Diagnosing Multiple Sclerosis

Jump to topic

Medical history and a neurological exam are fundamental to the diagnostic process of MS. Magnetic Resonance Imaging (MRI), evoked potentials and occasionally lumbar puncture, are tests that may be useful in confirming when a diagnosis of MS is suspected. A diagnosis of MS must include evidence of disease activity separated in time (lesions that formed at different points in time) and space (lesions in at least two separate areas of the CNS).

It is important to remember that there is no one test that can be used to diagnose MS. The diagnosis of MS is one made only once other potential causes for symptoms have been ruled out.

Magnetic Resonance Imaging (MRI)

MRI is a medical imaging technique commonly used in radiology to visualize the internal function and structure of the body. In MS, the MRI can provide pictures of the areas of damage (lesions) in the central nervous system, caused by MS, and can also reveal whether there is loss of brain volume.

Lumbar Puncture (LP)

Lumbar puncture or spinal tap involves inserting a small needle at the base of the spine, just above the tailbone, to draw a small amount of the cerebrospinal fluid (CSF) to test for the presence of particular proteins (antibodies), called oligoclonal bands, which are known to be present with inflammation in the CNS.

Evoked Potentials (EP)

Evoked potentials (EP) may be ordered by your neurologist to measure how quickly nerve impulses travel along the nerve fibres in various parts of the CNS.

MS Allied Diseases

MS Canada provides support and services to individuals with allied conditions including neuromyelitis optica spectrum disorder (NMOSD), transverse myelitis (TM) and acute disseminated encephalomyelitis (ADEM). Like MS, NMOSD, TM and ADEM are demyelinating conditions of the central nervous system. Although they share some of the same symptoms as MS, they are different conditions with distinct clinical features.

Neuromyelitis Optica Spectrum Disorder (NMOSD)

NMOSD is a rare autoimmune disorder of the central nervous system (CNS) where antibodies can damage the spinal cord and/or optic nerves during attacks. It is a demyelinating condition, meaning, it damages the protective myelin sheath around the nerve fibres. 

Learn more about NMOSD.

Transverse Myelitis (TM)

TM is a neurological disorder caused by inflammation of the spinal cord. It can occur in individuals of all ages and affects both genders. Symptoms of TM can include weakness of the legs and arms, pain, abnormal sensations (burning, prickling, tingling etc.) and bowel and bladder dysfunction. Most individuals will only have one TM attack although some may have a recurring attack. Transverse myelitis can also be the first symptom of MS or NMOSD*.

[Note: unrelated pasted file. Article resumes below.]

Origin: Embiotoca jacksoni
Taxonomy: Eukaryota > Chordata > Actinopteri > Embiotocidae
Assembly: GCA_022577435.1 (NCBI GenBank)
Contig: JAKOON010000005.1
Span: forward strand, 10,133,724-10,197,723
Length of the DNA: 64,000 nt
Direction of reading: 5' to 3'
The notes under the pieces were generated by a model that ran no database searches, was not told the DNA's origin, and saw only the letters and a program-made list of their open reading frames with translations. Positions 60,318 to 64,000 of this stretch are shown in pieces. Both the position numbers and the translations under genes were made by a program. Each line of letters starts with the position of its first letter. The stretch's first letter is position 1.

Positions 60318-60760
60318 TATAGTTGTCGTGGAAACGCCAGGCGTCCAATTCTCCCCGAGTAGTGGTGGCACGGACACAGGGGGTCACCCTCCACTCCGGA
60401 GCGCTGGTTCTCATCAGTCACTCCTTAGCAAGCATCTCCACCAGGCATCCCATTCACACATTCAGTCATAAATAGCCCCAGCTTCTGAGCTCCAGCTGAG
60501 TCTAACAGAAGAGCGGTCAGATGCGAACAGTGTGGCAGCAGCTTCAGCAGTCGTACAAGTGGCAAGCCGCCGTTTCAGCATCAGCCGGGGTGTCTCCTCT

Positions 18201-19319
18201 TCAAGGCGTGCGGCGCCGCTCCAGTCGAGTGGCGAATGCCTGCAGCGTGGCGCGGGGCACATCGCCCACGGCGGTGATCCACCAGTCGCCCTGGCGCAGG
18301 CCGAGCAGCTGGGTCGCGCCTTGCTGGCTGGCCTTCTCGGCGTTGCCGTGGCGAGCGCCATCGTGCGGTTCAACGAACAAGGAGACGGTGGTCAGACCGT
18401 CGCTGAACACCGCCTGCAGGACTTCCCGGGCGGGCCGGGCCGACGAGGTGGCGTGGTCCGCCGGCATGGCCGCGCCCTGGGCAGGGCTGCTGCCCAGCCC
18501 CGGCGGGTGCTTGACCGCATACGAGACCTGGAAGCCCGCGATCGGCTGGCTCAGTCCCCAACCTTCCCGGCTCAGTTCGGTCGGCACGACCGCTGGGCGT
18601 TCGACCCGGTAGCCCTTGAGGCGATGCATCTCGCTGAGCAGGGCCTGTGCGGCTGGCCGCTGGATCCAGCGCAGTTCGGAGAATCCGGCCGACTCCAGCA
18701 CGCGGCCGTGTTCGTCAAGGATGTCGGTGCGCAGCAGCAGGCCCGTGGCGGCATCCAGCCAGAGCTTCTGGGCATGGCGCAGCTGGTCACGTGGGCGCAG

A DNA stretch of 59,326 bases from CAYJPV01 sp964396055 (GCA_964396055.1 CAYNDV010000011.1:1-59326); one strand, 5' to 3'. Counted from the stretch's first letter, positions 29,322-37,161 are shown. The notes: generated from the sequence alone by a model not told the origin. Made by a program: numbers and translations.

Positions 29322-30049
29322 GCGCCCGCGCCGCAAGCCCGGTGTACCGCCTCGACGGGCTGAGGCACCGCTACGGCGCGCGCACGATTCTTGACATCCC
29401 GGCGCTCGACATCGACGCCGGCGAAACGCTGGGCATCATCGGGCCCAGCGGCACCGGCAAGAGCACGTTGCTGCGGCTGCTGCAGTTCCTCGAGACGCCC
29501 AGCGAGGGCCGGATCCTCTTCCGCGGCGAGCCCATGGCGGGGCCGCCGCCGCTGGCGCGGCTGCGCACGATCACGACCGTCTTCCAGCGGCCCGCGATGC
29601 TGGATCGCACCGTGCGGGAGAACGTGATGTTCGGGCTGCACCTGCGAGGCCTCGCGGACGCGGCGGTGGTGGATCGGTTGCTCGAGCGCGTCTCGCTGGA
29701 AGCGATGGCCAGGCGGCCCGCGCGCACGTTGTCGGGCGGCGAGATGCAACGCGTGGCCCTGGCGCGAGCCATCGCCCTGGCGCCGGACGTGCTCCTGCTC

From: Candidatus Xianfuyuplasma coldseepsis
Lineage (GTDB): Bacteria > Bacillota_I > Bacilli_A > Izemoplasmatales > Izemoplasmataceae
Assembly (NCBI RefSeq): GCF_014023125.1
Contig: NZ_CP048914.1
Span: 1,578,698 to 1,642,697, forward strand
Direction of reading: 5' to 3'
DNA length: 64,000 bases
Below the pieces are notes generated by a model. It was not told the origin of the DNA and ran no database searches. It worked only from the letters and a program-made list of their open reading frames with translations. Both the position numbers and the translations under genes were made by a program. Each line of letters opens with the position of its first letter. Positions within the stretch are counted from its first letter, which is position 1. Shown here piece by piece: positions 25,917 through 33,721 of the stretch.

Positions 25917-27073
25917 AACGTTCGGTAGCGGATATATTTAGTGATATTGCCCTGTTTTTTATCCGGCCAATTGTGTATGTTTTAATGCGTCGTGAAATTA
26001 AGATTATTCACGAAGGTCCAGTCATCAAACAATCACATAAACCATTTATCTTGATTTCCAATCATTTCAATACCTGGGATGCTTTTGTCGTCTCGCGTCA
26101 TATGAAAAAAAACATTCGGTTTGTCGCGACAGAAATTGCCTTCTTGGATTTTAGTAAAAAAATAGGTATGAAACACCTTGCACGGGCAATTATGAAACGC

Acute Disseminated Encephalomyelitis (ADEM)

ADEM is a rare neurological condition characterized by a short-lived but widespread attack of inflammation in the central nervous system (brain, including optic nerve, and spinal cord) causing damage to the myelin. It is generally seen in children but can affect individuals of any age.

Learn more about ADEM.

Get Support

Have questions about diagnosing MS? Talk to an MS Navigator and get quality MS information and support tailored to your journey.

Conditions to Rule Out

When MS is suspected, it is important for doctors to rule out other potential causes for the symptoms an individual is experiencing. Many symptoms suggestive of MS are also seen in other conditions.

Lyme Disease

Lyme disease is an illness caused by the bacterium Borrelia burgdorferi, which can be spread through the bite of certain types of ticks. Lyme disease in humans can have serious symptoms, including neurological symptoms similar to those seen in MS, but can generally be treated with antibiotics. Lyme disease can cause rashes and joint symptoms unlike MS.

Neurological symptoms may include meningitis, encephalitis, Bell’s palsy, weakness, impaired language, fatigue and impaired memory. Brain MRI may or may not show lesions in the white matter. These lesions are usually non-specific, but sometimes may mimic MS lesions.

For more information about Lyme disease please visit the Public Health Agency of Canada.

Chronic Fatigue Syndrome

Chronic Fatigue Syndrome is a disorder characterized by extreme fatigue without an underlying medical condition. There is no one test to diagnose CFS. Some CFS symptoms are similar to MS symptoms however CFS symptoms also include sore throat and swollen lymph nodes in the neck or armpit, which are not seen in MS.


Lupus is a chronic inflammatory disease where an individual’s immune system attacks its own tissues and organs. Inflammation caused by lupus can affect different body systems, including the joints, skin, kidneys, blood cells, brain, heart and lungs. Lupus can be difficult to diagnose because signs and symptoms are similar to those seen in other conditions however there are distinct symptoms that are not seen in MS such as skin rash, shortness of breath and fever.

This is not an extensive list; your doctor may need to rule out other conditions. It is possible to have MS and another condition but this does not mean that they are related or that one has caused the other.

*With information from NINDS